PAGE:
Now that we're two weeks into the season, we have a decent enough sample of games to take a look at what teams are doing well and what teams are doing poorly. For a broad look a team's performances, I use the Four Factors, created by Dean Oliver and seen in his book Basketball on Paper. From Basketball-Reference:
How do basketball teams win games? While searching for an answer to that question, Dean Oliver identified what he called the "Four Factors of Basketball Success":
- Shooting (40%)
- Turnovers (25%)
- Rebounding (20%)
- Free Throws (15%)
The number in parentheses is the approximate weight Mr. Oliver assigned each factor. Shooting is the most important factor, followed by turnovers, rebounding, and free throws. [Editor's note: I agree with the order, but disagree with the weightings.] These factors can be applied to both a team's offense and defense, which in a sense gives us eight factors.
First of all, to get a handle on what the factors mean for the various teams, we need to know how the league has performed so far. League pace is down from last season from 104.5 possessions per game to 97.3. Unsurprisingly, as the pace has gotten less frenetic, offenses are succeeding more often. The league offensive rating (points per 100 possessions) is up to a robust 106.9 from only 97 last season. This efficiency mark is actually equivalent to the NBA's mark so far in 2010-2011. This can only be a good thing for D-League players, as their game is, at least superficially, far more similar to the NBA game than last year. Shooting percentages have settled around an effective field goal percentage (field goal percentage with the extra point from threes factored in) of 50%. Team's are rebounding 28% of missed shots, turning the ball over in 16% of possessions, and reaching the free throw line 0.3 times per field goal attempted.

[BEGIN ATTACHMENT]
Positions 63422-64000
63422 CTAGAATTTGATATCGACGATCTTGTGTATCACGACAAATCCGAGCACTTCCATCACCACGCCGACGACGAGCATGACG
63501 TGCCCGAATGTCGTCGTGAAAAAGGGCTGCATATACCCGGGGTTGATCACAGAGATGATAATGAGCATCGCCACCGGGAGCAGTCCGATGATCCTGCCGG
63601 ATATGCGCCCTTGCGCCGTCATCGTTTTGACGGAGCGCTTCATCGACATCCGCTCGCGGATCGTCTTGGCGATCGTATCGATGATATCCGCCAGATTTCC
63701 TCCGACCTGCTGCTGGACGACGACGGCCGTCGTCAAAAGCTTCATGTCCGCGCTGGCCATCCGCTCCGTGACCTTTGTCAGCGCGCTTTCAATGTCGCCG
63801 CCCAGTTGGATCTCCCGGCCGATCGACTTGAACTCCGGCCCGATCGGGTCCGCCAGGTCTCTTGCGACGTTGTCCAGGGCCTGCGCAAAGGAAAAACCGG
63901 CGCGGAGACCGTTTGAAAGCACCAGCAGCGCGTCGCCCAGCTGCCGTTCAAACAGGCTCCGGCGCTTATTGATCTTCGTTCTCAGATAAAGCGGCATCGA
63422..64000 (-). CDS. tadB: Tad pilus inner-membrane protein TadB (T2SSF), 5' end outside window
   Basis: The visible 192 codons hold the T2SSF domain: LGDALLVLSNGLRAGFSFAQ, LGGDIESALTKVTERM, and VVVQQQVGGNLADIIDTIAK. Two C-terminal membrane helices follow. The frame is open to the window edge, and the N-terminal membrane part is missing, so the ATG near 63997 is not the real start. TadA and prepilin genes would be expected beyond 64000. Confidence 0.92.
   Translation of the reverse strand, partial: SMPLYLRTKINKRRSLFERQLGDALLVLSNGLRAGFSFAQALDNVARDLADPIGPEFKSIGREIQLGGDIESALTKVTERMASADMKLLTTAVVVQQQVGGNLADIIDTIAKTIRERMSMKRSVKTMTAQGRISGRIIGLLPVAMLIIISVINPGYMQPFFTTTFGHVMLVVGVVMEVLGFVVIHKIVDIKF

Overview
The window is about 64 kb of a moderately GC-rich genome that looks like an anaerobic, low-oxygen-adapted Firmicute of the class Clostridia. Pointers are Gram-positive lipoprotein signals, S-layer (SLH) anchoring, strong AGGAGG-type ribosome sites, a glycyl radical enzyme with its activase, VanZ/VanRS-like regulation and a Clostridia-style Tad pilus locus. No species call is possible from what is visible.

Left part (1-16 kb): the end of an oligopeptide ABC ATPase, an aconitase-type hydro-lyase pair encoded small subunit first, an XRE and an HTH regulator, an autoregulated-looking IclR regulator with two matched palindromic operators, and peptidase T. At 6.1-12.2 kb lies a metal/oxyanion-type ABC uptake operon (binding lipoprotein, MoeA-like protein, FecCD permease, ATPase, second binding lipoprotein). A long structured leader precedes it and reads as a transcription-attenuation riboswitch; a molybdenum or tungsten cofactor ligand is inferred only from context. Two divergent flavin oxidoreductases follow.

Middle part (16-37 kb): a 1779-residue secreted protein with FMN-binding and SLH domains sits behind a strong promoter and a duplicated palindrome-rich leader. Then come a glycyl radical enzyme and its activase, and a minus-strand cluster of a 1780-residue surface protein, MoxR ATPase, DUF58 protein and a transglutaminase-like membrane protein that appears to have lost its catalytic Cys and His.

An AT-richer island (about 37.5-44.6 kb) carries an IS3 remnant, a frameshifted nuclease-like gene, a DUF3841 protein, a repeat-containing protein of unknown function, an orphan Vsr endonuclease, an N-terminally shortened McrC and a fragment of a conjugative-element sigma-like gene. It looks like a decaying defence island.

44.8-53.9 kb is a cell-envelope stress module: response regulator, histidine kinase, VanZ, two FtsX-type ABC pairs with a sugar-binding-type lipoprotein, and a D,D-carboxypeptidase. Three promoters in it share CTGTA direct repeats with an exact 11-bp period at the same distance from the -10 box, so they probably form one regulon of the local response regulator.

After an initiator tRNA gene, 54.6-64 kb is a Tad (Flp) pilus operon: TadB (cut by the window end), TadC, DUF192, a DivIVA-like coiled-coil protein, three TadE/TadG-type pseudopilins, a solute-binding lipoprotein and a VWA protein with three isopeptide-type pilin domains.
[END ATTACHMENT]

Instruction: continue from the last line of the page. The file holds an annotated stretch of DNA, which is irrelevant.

The team with the largest positive efficiency differential so far is the 3-1 Erie Bayhawks, with a 111.7 ORtg and a 97.5 DRtg. They're accomplishing this with excellent shooting (54% effective field goal percentage, and decent offensive rebounding and ball security. They are also playing fantastic field goal defense, allowing a paltry 44% eFG%, driving much of their success on the defensive side of the ball.
On the other side of the coin is the 0-4 Idaho Stampede. They've actually scored at a decent rate, with a 112.5 ORtg based on average shooting and fantastic ball security (12% turnover rate). However, they just haven't been able to do anything on defense, allowing a staggering 123.6 points per 100 defensive possessions. In every facet of the game, Idaho has been awful, allowing a 56% eFG, allowing opponents to collect 29% of offensive boards, only forcing turnovers in 9% of possessions, and allowing opponents to reach the line more often than average. The next worst DRtg sits at 113.6 (by the Texas Legends), putting the Stampede in a league of poor defense all by their lonesome.
To see these statistics for every DLeague team, check out the PDF file below. For pace statistics, blue means slow and red means fast, and darker colors represent the extremes. For the others, red represents worse than average and green represents better than average, again with darker colors representing the extremes.